Children taking fewer subjects in school
New figures show a drop in the number of subjects S4 pupils are taking compared with six years ago
Image credit: Bart Everson
Pupils in Scotland are taking fewer subjects in S4 now than they were six years ago, it has emerged.
Figures reveal that the vast majority of Scottish S4 pupils used to study for seven or more qualifications, but now only around half of schools enter pupils for that number of subjects.
Research by the Scottish Conservatives has shown there are now 165 schools in Scotland where pupils take six subjects or less, whereas in 2013, that figure was only 46.
In contrast, the number of schools where pupils take seven or more has almost halved in that time, from 308 to 182.
Nicola Sturgeon was challenged on the issue at First Minister’s Questions.
But in response to Scottish Conservative leader Ruth Davidson, she said discussing the issue was simply “talking down Scottish education” and pointed to the increase in the number of pupils leaving school with five Highers or more.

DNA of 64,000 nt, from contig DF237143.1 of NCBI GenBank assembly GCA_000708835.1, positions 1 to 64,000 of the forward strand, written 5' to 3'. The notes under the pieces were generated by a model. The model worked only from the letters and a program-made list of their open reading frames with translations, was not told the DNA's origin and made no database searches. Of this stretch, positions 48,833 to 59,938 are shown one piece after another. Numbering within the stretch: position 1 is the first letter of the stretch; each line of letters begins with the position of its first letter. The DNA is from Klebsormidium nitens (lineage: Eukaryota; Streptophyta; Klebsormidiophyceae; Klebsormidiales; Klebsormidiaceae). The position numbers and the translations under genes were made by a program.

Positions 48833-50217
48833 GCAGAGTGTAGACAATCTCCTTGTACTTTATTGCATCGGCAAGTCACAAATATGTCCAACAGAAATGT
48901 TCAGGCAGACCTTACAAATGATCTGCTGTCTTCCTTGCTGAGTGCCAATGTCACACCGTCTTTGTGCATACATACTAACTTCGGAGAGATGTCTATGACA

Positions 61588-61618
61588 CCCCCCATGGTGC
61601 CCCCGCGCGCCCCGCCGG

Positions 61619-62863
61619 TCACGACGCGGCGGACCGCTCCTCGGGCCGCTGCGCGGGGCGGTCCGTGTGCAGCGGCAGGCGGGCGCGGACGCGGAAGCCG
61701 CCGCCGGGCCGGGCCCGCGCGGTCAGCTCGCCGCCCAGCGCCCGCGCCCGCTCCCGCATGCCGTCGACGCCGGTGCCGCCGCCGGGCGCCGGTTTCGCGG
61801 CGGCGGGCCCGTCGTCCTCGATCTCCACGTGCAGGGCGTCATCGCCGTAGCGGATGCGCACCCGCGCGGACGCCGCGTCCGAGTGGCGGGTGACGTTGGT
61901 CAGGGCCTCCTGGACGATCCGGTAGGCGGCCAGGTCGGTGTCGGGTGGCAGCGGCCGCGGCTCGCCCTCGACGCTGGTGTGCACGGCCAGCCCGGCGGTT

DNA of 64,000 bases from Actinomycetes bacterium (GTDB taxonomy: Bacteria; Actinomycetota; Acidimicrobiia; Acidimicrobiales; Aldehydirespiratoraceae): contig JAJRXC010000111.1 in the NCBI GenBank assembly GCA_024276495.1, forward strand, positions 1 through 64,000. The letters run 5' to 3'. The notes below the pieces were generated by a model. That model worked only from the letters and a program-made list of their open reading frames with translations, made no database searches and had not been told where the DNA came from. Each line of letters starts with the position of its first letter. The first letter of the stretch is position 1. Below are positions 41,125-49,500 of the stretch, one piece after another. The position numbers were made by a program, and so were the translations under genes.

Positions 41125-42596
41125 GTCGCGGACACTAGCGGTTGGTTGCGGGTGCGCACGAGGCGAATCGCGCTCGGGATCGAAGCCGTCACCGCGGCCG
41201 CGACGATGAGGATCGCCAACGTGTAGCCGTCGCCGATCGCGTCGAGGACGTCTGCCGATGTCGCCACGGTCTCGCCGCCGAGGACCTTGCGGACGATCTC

That follows education secretary John Swinney’s comments at last week’s FMQs when he described Davidson’s criticism of the SNP’s performance on education as a “moan-fest”.
The new statistics have been backed by Professor Jim Scott, an expert on subject choice.
He said: “Just over 200 schools have declines, or significant declines, in the number of entries, whereas just over 50 demonstrate an increase.”
Davidson said: “If we’re going to improve education in this country we need to accept the evidence.
“That evidence shows a child in S4 is, on average, taking fewer subjects than they would have done just a few years ago.
“But this exchange again proved this SNP government is simply unwilling to act.
“If both Nicola Sturgeon and John Swinney don’t start listening, the education system under their control will continue to go downhill.
“This is the consequence of schools simply not having enough teachers or resources to deliver the world-class levels of education Scots deserve.
“Nicola Sturgeon should spend less effort trying to shoot the messenger, and more time acting on the evidence.”
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